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Research: Histone modifications and epigenetics; core techniques: yeast genetics, peptide synthesis, peptide arrays, mammalian cell culture

Associate Chair of Transition & Planning
Oliver Smithies investigator, Professor
Equity and Inclusion Committee Member

Faculty Director, UNC High-throughput Peptide Synthesis and Array Facility
Co-Director of Chromatin and Epigenetics Program
(PhD – NC State University)


Trained Faculty Mentor endorsed by Office of Graduate Ed UNC Chapel Hill


  • UNC Excellence in Basic Science Mentoring Award, 2019
  • UNC Oliver Smithies Investigator, 2018
  • NIH Maximizing Investigators’ Research Award (MIRA), National Institute of General Medical Sciences, 2018
  • Philip & Ruth Hettleman Prize, 2009
  • NIH Exceptional, Unconventional Research Enabling Knowledge Acceleration (EUREKA) award, 2008
  • Jefferson-Pilot Fellow in Academic Medicine, UNC, 2006
  • North Carolina State University Outstanding Alumnus Award, 2005
  • Schering-Plough Research Institute Award, 2004
  • Presidential Early Career Award for Scientists and Engineers (PECASE), 2003
  • Pew Scholar (Pew Scholars Program in the Biomedical Sciences), 2003


Eukaryotic genomes are packaged into the nuclei of cells through the actions of histone proteins. These proteins not only play a role in condensing the genome but are fundamental to establishing and maintaining chromatin domains such as euchromatin and heterochromatin. Our lab is addressing how chromatin organization achieved and what factors make the underlying DNA permissive to the protein machineries that drive transcription, replication, recombination, and repair. A large body of work shows that histone post-translational modifications are central to the regulation of chromatin structure and function. These modifications, which include acetylation and methylation, decorate histones and function, at least in part, by recruiting chromatin regulatory proteins to the sites of these modifications. Current efforts are aimed at understanding how histone modifications are installed and removed, and how they are interpreted to regulate genome function.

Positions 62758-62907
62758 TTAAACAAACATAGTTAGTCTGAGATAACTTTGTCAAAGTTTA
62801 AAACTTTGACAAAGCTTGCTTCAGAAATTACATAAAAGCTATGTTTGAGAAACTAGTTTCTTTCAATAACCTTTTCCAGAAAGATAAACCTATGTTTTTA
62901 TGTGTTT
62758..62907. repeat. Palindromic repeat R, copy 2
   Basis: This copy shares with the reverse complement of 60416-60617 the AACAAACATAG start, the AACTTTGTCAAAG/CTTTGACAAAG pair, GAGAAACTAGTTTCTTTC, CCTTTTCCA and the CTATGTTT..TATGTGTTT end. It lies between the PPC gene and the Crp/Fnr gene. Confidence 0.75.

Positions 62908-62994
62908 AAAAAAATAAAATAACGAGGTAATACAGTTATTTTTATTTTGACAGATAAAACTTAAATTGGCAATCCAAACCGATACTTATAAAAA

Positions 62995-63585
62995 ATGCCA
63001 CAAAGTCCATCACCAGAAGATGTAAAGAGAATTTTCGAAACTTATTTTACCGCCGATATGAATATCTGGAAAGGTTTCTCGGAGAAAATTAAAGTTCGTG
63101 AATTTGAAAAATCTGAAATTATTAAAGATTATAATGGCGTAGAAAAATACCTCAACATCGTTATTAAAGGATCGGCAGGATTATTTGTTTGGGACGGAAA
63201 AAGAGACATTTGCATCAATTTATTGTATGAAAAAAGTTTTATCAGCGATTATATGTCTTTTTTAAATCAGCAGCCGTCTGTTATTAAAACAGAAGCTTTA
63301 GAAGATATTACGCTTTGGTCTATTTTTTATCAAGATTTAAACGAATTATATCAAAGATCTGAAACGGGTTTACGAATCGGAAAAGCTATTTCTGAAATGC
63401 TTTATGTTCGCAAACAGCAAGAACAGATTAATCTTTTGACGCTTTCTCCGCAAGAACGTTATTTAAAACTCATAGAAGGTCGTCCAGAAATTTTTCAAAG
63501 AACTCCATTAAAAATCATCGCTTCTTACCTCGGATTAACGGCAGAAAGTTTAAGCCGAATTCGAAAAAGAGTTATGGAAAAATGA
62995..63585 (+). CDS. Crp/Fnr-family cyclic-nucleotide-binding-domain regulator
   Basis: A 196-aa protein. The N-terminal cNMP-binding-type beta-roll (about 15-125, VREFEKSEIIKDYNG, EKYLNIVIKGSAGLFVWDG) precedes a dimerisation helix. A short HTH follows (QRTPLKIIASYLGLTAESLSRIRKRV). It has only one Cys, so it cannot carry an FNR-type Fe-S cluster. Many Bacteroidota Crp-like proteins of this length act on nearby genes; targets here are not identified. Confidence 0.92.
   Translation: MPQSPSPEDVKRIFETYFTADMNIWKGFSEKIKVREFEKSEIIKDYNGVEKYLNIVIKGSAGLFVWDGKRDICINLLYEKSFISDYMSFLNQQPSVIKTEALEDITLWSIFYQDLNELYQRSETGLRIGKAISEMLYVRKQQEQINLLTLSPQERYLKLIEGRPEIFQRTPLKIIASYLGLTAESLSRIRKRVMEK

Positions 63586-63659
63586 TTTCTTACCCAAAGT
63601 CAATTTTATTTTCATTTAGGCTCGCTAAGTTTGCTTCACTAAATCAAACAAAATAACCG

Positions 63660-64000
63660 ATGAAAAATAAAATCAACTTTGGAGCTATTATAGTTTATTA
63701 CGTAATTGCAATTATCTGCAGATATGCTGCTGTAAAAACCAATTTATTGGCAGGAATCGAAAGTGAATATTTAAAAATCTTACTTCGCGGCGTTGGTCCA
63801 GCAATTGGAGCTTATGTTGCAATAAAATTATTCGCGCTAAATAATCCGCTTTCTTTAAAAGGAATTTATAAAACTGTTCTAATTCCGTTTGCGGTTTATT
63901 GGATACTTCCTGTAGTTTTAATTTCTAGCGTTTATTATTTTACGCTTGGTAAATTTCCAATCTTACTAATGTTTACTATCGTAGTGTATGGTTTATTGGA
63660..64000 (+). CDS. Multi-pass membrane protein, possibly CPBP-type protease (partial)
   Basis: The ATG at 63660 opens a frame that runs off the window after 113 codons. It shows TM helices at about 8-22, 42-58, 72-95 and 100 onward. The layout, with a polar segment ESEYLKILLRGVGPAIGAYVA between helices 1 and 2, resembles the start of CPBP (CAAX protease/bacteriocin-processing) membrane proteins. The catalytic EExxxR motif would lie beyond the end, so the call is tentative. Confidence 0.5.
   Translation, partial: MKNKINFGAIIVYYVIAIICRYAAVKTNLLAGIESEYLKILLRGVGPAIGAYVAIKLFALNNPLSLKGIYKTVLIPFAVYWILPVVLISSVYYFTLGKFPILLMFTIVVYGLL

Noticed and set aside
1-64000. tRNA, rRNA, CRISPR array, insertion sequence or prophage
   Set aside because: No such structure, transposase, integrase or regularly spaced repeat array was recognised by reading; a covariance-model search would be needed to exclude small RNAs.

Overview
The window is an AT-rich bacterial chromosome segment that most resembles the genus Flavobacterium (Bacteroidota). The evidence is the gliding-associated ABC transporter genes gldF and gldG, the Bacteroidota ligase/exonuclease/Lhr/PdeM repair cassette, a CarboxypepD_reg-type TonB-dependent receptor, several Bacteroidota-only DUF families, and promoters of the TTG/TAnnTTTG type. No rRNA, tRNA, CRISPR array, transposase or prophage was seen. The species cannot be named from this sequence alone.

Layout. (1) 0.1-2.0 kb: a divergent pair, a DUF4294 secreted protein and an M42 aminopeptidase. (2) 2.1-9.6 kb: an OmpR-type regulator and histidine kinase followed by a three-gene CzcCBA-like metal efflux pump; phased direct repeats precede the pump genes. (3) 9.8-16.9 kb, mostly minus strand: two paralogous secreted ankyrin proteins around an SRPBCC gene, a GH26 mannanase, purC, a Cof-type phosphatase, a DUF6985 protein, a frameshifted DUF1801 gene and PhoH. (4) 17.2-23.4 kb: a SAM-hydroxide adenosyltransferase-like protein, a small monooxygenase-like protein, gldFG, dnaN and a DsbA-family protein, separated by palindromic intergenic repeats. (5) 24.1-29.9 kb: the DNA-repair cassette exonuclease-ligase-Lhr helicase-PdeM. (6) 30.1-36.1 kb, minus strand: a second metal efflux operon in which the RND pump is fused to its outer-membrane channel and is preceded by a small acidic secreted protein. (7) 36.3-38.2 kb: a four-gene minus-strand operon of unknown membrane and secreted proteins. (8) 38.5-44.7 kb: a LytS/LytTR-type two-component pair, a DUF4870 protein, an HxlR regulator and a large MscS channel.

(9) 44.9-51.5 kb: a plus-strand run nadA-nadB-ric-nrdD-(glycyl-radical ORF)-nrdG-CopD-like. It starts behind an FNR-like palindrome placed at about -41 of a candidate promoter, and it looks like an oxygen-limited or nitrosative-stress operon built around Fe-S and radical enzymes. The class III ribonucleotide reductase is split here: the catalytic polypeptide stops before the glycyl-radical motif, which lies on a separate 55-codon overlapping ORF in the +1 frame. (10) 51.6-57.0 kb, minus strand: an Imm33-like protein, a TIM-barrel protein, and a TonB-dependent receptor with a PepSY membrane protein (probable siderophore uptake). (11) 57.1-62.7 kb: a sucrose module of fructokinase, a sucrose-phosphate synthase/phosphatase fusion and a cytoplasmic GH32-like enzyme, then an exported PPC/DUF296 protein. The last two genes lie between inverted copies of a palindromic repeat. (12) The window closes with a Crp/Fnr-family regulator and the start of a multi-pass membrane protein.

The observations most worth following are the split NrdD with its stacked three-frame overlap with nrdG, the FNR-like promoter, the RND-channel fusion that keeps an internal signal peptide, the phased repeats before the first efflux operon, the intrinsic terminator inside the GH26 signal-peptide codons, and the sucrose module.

Link to all pubs

Lab Contact

3060 Genetic Medicine

CB #7260

Chapel Hill, NC 27599

Office Phone: 919.843.3896 Lab Phone: 919.843.3935

Brian Strahl
  • Biochemistry & Biophysics